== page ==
December 13, 2018

Give Diabetes Gifts? Yeah of a kind.

My friend Will at Diabetes Mine asked about diabetes stuff and holiday gift giving. He broke possible D-gifts down into Medical gifts (tools and meds), practical gifts (diabetes-related gear, life, or kitchen supplies that aren’t purely medical), and diabetes humor gifts.

In general medical supplies including tools, possibly short of a new iPhone because it really isn't a medical device, aren't gifts. They fail the does this bring joy outside of diabetes test. That test probably should be a guide in all cases short of humor where diabetes should be the butt of the joke. While there are aspects of life with diabetes that are gifts, friendships, discovering personal strength and the like, a disease isn't grounds for a gift  - short of, I guess, an instantaneous cure.  

Practical life stuff is tough as a gift, diabetes or not. Try giving your spouse a frying pan. That is risky territory as you are likely to get hit upside the head with said pan. Practical gifts should be avoided by all but experts.  There is some nuance I would suggest the "Who Benefits?" test. If the frying pan is to make you - the giver - tasty burgers, hold off. So If the item is chore related, it is hard to see it as a gift. 

On the other hand if it something the recipient will see as fun in their scope of life then - maybe. Proceed With Caution. For example, I would like a good fry pan, but it would have to be one cool fry pan in my eyes, better for something I want to PLAY with cooking than my existing pans.  Since the key word there is play, not practical, possibly this test may invalidate Will's practical gift catagory. I think there are two important considerations in this situation. 1) Did the recipient specifically ask for the item and/or 2) is the item more hobby/joy than chore/work related. 

Other stuff disclaimer: There better be other non-chore stuff under the tree and in the stocking. 

Can you define any diabetes tool or meds as hobby/joy related? Not a chore? If so you are a ninja and don't need my advice because I can't see it. 

Humor is fair game as long as the health condition is the joke not the person with the condition. Just be sure everyone's sense of humor is aligned and see the other stuff disclaimer above. For example, my son gave me a stuffed plush toy prostate after cancer surgery. That was hysterical.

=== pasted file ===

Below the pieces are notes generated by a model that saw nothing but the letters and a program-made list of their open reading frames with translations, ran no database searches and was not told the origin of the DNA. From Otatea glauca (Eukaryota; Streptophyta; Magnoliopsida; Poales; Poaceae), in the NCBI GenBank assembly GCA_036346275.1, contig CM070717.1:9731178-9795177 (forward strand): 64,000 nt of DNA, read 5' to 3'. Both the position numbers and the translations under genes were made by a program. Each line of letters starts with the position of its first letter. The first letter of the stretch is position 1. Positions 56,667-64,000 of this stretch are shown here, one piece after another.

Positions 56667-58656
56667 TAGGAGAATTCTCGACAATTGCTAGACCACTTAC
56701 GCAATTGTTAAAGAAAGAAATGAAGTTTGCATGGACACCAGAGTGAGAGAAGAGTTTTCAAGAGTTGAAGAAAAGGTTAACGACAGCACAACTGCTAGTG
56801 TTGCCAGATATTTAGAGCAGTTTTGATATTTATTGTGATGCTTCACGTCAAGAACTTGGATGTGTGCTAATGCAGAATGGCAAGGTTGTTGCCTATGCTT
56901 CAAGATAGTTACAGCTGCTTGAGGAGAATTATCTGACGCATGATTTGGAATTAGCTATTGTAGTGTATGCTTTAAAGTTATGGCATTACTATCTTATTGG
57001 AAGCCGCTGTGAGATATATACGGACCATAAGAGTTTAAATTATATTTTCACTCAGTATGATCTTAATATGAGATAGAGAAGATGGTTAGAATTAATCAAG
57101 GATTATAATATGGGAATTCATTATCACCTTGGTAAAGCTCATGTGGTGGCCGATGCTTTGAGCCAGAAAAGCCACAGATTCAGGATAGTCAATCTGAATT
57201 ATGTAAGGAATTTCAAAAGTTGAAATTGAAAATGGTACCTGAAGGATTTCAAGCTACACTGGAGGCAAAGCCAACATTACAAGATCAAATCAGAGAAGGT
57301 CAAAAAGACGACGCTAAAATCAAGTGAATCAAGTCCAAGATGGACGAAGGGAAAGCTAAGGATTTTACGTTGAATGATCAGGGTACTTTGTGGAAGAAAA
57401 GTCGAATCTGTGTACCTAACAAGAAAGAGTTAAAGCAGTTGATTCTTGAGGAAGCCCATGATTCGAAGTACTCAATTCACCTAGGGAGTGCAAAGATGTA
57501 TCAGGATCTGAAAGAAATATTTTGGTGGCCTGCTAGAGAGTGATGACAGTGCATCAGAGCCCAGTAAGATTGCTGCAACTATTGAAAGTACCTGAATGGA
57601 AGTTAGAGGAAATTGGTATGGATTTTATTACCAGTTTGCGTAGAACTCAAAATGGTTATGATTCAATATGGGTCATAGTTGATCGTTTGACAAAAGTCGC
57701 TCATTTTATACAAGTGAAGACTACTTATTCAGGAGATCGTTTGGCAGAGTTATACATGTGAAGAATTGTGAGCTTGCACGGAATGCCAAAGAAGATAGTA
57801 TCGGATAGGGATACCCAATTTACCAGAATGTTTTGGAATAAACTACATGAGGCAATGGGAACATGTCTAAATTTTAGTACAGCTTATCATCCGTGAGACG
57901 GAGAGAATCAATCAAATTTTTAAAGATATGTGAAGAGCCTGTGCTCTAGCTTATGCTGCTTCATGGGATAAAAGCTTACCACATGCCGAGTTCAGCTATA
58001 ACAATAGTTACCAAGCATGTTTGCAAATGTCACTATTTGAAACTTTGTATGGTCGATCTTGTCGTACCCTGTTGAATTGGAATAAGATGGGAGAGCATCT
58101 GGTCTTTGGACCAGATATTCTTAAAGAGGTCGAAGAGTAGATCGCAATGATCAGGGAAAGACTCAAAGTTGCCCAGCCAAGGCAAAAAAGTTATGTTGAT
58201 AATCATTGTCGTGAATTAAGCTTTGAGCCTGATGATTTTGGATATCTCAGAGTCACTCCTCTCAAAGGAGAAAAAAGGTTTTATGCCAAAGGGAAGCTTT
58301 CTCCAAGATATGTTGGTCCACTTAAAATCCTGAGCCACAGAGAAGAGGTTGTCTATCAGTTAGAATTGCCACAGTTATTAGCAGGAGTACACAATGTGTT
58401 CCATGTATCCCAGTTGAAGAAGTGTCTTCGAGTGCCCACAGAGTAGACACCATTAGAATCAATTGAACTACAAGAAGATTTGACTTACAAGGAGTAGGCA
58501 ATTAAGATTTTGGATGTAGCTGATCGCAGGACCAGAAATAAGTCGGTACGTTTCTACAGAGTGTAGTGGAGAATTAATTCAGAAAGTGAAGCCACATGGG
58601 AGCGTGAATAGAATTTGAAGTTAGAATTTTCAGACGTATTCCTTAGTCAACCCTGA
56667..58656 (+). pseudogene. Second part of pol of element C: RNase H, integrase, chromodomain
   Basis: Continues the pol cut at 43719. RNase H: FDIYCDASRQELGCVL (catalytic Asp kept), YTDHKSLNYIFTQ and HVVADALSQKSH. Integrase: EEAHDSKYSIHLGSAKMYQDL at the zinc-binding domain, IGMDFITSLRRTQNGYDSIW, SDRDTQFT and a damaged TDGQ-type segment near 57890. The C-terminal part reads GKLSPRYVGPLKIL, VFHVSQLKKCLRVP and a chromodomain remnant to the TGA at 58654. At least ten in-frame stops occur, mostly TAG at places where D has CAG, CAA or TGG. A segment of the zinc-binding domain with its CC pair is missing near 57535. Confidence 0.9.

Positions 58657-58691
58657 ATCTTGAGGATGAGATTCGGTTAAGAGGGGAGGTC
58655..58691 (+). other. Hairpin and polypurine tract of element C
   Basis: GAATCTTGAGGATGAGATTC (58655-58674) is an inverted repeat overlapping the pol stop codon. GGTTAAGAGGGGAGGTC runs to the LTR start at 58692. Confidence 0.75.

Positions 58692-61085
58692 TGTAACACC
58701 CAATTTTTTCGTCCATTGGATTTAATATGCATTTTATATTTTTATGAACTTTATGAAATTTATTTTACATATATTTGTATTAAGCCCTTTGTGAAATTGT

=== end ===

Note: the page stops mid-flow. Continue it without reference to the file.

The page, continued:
I don't think the rules are much different with kids or adults. Maybe the sensitivity is different. Remember kids are kids. The holidays are BIG for them, and diabetes probably isn't their focus. Why bring it in? On the other hand, you can hurt an adult's feelings too. 

As a parent, any diabetes stuff needs to be outside the sibling
balance of gifts, with the possible exceptions of humor. Maybe diabetes humor should be in a balance of other fun poking humor with other kids. Cause if you poke fun at one kid's diabetes and don't poke fun at the other kids' challenges you could have more significant problems than holiday gift giving - you may be a dick.  

On the flip side of non-diabetes stocking stuffing, I was never a restrict holiday treats kind of a parent. I was always the guy packing in the Hershey's Miniatures and Reese cups; in my view - it isn't a holiday without them. It is the only time of the year I eat MrGoodbars, and I crave them Christmas morning. 

Be sure that there is parity in treat access. If the non-D kids get Hershey's kisses so do the D- kids, with the same freedom of access. Also if Reeses are low cures, from time to time they were here, then the other kids get'm too up to the last 15 carbs worth.

I don't recall any D-gifts. Years ago I put used insulin bottles on a chain of lights. They go in the tree every year.  Then I put the bacon ornament right next to them - that is our tradition.  

So, Will, my advice is that gifts are for the unique celebration of your family, tradition, and faith. Diabetes chronically sucks. Why bring suckage from any source into your individual celebration? As Bert and Earnie taught us, one of these things is not like the other. 

Of course, your diabetes may vary and it can bring gifts - the every cloud has a silver lining type. I see these a the friends that come from connection with the community. We have many, That is the kind of diabetes gift to give. 

So to all the lovely friends who help us get through the suckage of diabetes, we wish much joy with your families, revel in your traditions and find peace through your faith. While our holidays may vary, here is hoping our happiness does not. 

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